Thursday 9th November saw SearchStar's first full-day conference being held at the Apex Hotel in Bath. With speakers from Google, Facebook, PZ Cussons, covering topics that ranged from Attribution to Behavioural Economics, it was an information-packed day. If you didn't come along - or if you just need a recap of what we covered - here's our summary of the day.
A better way to build brands
Jennifer Prior, Agency Lead, Google
Jenn kicked off the day with a look at the challenges posed by a fragmenting media landscape (notably, the continuing decline of mass TV viewing). These challenges were contrasted with the opportunity presented to advertisers by the trend towards consumers “living online”: any screen, any time.
At the heart of this opportunity is machine learning – artificial intelligence – which will allow advertisers to make use of the millions of signals created by web users every day. Manual optimisation simply can’t deal with the mass of data now being created, and certainly can’t compete with Google’s capacity to process 70 million signals in the blink of an eye.
Importantly, Jenn argued that the use of machine learning will reduce time spent on bare implementation of marketing campaigns. Advertisers and agencies will be able to focus on being more creative and thinking more strategically, central components of successful branding campaigns.
Discover growth: Brand and performance advertising on mobile
David Wilson, Head of FMCG Strategy EMEA, Facebook
David positioned Facebook (and Instagram) as the world’s discovery engine. The introduction of the Facebook newsfeed has transformed the platform from a “pull” medium to a “push” one, allowing brands to find users and grow business. However, with 5 billion gigabytes of content data being created every 10 minutes, and the pace of content creation outstripping our ability to consume it, David stressed that just creating more online content wasn’t a successful brand-building strategy.
Quality is paramount and, to cut through on Facebook, ads have to be both relevant and remarkable. Moreover, with an average of just 2.5 seconds to capture a user’s attention, messages need to be delivered quickly and concisely. This is allied to a trend towards more visual and interactive formats, from photos to videos to virtual reality.
Finally, David warned against the “tyranny of the click” and the value of the 999 (people out of 1,000 who don’t convert having seen an ad). With Facebook able to measure impression-based ad recall and brand uplift, while getting better at capturing offline conversions, success of a campaign needn’t be predicated on the clicks and conversions that an ad does (or doesn’t) get.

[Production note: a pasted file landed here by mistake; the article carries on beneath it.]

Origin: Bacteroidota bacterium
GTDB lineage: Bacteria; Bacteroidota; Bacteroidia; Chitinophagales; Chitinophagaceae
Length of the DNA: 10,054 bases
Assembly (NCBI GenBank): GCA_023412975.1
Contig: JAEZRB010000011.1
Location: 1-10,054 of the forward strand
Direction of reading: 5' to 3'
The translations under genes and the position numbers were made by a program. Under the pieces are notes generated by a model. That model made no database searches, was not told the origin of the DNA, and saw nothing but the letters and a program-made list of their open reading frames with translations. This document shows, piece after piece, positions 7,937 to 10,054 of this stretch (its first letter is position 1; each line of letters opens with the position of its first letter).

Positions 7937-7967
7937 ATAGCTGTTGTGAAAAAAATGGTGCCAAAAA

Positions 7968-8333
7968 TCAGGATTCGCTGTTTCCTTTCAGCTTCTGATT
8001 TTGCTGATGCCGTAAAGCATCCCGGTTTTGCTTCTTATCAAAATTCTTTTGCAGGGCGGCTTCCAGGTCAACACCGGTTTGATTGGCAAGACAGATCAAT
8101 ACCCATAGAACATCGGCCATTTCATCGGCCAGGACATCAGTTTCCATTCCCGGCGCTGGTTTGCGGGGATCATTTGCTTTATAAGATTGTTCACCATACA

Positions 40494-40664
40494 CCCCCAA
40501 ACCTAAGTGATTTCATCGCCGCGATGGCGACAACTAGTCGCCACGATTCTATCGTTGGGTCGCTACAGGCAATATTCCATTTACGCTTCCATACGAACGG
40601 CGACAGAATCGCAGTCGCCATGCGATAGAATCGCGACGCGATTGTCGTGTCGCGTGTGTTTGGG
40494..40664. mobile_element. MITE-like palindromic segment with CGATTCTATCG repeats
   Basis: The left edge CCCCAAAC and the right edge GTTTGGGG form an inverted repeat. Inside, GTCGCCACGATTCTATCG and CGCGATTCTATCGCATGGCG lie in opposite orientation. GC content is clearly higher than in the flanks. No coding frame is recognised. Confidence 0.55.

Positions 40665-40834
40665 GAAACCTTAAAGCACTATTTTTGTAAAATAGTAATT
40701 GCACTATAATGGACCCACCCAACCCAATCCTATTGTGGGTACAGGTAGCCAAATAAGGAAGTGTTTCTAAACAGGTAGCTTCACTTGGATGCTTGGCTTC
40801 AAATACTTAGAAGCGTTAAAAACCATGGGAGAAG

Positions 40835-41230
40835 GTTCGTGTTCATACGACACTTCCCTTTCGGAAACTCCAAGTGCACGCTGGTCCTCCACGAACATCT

How to build brands via search
Paul Morris, Global Digital Director, PZ Cussons
Introducing an infographic winningly titled the “Digital Onion of Awesomeness”, Paul wanted to prove that, in order to build a brand via search, we have to question and expand our conception of what we mean by “search”. He showed that the medium can stretch far beyond the Google homepage, and advertisers need to consider how they are optimising their presence on Amazon, YouTube, in App Stores and for the brave new worlds of voice search and augmented/virtual reality.
Paul then examined the importance of trust in brand building and how this could be fostered with his G.O.O.D framework (Gravitas, Openness, Outreach, Distribution). He stressed the need for credibility, consistency and intimacy in brand communications and how these principles could be used to great effect in engaging with key online influencers – the people who really get listened to when it comes to promoting a brand.
Continuing a now familiar theme, it seemed that digital marketing campaigns might rely on technology to be implemented but the success of them relied on much more human aspects of communication.
We’re all brand scientists now
Lisa Killbourn, Brand and Strategy Consultant, Independent Eye
Lisa’s presentation focussed on the need to de-risk investment in branding activity by understanding, in as scientific a way as possible, what makes a brand campaign successful. How do customers make decisions and does this affect branding strategy?
Based on significant psychological research, it seems that customer decision making in all areas is far more influenced by unconscious, emotional and intuitive responses (Fast Thinking) than it is by conscious, rational, and deliberate consideration (Slow Thinking). We, as humans, use intuitive shortcuts to enable us to process large amounts of information, and by understanding these shortcuts it’s possible to affect a change in behaviour.
Lisa showed that by tapping into these shortcuts, branding campaigns that appeal emotionally to Fast Thinking are vastly more successful than those seemingly rational campaigns that simply appeal to Slow Thinking. Importantly, this means that consumers will buy into why you do something as a business more readily than because of what you do.